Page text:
North & South Rivers Watershed Association

A Return to the Blue Hills Ski Area

NATURE by Kezia Bacon, Correspondent

I decided in my early forties to learn to ski. At first it was so I could accompany my son, who was into snowboarding at the time, but he eventually decided that basketball would be his winter sport instead. Thus two or three years went by with my skis gathering dust in a corner of the garage. But this winter I wanted to make a change. While my son had no interest in hitting the slopes, I could go on my own. Thanks to a friend’s invitation to ski at Wachusett, I felt compelled to return to Blue Hills Ski Area in Canton first, to remind myself that I could actually get down the mountain (or hill) in one piece.

I chose a Thursday morning in January. The Blue Hills Ski Area opens at 10am on Thursdays and Fridays, which would provide enough time for me to ski for a few hours and still get home to greet my son when he got off the school bus. It happened to be one of those sunny, warm days in January – with temperatures in the high 40s. I got lucky. It wasn’t even windy. Besides the Ski Patrol and the young children enrolled in the Snow Puppies lessons program, there were just a few adult skiers there — alone and in pairs — and me.

Heading first to the very-easy lessons slopes, I was surprised to see that the ski area had been renovated. There was an additional Magic Carpet lift, and the mountain had been reconfigured to provide more space for different levels of learners. Blue Hills can be busy in the late afternoons and evenings, as well as on the weekends, and these changes seemed like they would promote better flow and less congestion on the slopes.

After determining that I did, in fact, remember how to ski, I approached the chair lift on Big Blue, so I could access Patriots Path and some of the intermediate routes. Even on my ride up, I could see that things had changed for the better. In the past, there was always a suggestion of a trail under the ski lift; it was on the map, but I never actually saw it in use. This time, it was evident that a lot of work had gone into improving and widening the Beer’s Bluff trail, and lots of people were using it.

My trip to Blue Hills occurred shortly after that prolonged cold spell we had in January. There was plenty of snow on the trails already. However it was clear too, that Blue Hills had put some serious work into grooming. Their website indicates that they recently doubled their snowmaking capacity, replacing their pump house and snow guns. The intertwining routes of Patriots Path, The Chute, Sonya, Lovers Lane, Revolution, plus Big Blue and Beer’s Bluff provide diverse options and keep things interesting over the course of the day. I eventually worked my way up to Big Blue, but I saved some of the narrower, more difficult trails for “next time.”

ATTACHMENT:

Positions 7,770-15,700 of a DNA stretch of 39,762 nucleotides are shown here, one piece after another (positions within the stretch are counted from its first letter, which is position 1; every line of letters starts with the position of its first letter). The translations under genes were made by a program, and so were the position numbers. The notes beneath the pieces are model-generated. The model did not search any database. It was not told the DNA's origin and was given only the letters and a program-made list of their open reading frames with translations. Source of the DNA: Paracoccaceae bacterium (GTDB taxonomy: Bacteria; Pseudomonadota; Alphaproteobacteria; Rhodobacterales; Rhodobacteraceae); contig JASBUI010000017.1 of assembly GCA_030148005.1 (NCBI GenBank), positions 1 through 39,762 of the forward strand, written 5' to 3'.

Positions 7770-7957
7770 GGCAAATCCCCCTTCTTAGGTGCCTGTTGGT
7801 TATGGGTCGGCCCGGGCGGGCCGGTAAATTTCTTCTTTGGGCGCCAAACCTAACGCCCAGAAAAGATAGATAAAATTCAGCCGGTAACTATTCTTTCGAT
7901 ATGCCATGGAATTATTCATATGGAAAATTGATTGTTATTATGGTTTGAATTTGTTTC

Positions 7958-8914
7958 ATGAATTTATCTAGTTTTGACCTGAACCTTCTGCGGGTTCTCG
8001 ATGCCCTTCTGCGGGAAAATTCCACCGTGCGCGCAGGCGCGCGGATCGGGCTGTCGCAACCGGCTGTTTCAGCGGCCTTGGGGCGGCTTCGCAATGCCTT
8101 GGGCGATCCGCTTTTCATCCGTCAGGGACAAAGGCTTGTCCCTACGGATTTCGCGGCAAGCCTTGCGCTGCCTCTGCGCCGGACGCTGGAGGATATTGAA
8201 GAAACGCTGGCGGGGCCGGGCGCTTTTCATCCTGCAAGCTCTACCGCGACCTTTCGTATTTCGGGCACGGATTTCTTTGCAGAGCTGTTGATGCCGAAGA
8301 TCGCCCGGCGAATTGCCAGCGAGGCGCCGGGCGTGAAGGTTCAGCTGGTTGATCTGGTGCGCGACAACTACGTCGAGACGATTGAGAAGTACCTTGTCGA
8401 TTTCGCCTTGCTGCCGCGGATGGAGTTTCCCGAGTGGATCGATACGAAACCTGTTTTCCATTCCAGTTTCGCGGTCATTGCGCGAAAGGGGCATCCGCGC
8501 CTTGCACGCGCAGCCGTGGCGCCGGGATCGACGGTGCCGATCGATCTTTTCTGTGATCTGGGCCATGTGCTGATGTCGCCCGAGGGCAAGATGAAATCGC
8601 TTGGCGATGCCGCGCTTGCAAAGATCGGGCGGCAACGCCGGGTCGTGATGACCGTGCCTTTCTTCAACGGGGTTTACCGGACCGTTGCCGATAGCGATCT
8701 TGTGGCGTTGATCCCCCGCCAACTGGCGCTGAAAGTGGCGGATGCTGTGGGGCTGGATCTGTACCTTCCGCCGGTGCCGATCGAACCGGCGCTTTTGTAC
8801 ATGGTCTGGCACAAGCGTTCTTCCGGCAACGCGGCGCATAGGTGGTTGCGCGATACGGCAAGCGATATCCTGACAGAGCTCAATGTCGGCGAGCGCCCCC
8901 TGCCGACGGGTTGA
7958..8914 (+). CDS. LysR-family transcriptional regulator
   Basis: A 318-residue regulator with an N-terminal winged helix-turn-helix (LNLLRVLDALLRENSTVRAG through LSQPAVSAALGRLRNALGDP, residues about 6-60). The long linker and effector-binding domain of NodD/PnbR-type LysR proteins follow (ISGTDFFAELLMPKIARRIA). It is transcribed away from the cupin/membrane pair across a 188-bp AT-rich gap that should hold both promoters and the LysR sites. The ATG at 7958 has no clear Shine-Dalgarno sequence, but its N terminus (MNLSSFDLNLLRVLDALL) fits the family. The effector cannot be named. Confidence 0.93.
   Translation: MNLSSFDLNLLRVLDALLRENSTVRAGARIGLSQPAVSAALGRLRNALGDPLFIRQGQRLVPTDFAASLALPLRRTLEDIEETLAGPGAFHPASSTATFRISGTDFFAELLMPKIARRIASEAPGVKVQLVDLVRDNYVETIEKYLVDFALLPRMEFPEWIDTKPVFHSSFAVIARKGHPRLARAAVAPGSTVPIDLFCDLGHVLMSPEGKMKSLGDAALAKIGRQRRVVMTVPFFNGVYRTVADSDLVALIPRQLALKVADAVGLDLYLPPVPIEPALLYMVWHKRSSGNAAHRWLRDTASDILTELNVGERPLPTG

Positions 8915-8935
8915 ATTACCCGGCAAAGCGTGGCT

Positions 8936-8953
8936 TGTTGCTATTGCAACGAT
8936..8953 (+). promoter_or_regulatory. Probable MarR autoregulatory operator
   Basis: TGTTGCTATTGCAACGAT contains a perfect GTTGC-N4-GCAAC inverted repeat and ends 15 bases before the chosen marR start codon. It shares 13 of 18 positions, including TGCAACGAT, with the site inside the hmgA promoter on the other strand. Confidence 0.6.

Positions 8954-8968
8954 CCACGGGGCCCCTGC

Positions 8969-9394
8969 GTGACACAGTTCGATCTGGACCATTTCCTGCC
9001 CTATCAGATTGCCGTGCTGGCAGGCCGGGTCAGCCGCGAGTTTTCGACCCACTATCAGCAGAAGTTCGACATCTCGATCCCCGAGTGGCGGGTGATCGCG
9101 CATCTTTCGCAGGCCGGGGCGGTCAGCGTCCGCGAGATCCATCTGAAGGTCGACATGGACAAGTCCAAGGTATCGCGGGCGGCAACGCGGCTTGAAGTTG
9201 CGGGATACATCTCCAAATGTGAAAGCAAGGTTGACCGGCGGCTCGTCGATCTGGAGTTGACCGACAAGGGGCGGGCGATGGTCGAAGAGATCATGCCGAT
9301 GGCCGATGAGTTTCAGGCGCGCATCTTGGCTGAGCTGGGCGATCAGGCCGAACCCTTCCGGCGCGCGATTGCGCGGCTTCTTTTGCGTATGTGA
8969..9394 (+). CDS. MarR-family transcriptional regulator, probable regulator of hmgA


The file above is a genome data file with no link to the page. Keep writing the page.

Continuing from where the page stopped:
Now that I’ve been out to Wachusett (which is an article for another time), I’ve had a taste of what a taller, larger mountain has to offer – more trails, longer trails, more space in general. But Wachusett is a 2-hour drive from here. As I continue to improve my skills on the slopes, I have every intention of returning to the Blue Hills Ski Area. It’s nearby, it’s affordable, and it offers enough (16 trails and a terrain park) to keep me entertained.

The Blue Hills Ski Area is very family-friendly. There are private, semi-private, and group lessons for all ages, offered both as single-use and in sessions. You can bring your own equipment or rent it there. The lodge offers restrooms, refreshments, storage, and a warm, welcoming fireplace. On weekdays, you can go as early as 1pm or 10am (depending on the day) and stay until 9pm. Weekends and most holidays the ski area is open from 8-8. Find it at 4001 Washington Street in Canton, just a half mile off Route 93. For more information, visit https://www.bluehillsboston.com

Kezia Bacon’s articles appear courtesy of the North and South Rivers Watershed Association, a local non-profit organization devoted to protecting our waters. For membership information and a copy of their latest newsletter, contact NSRWA at (781) 659-8168 or visit www.nsrwa.org. To browse 20 years of nature columns, visit http://keziabaconbernstein.blogspot.com

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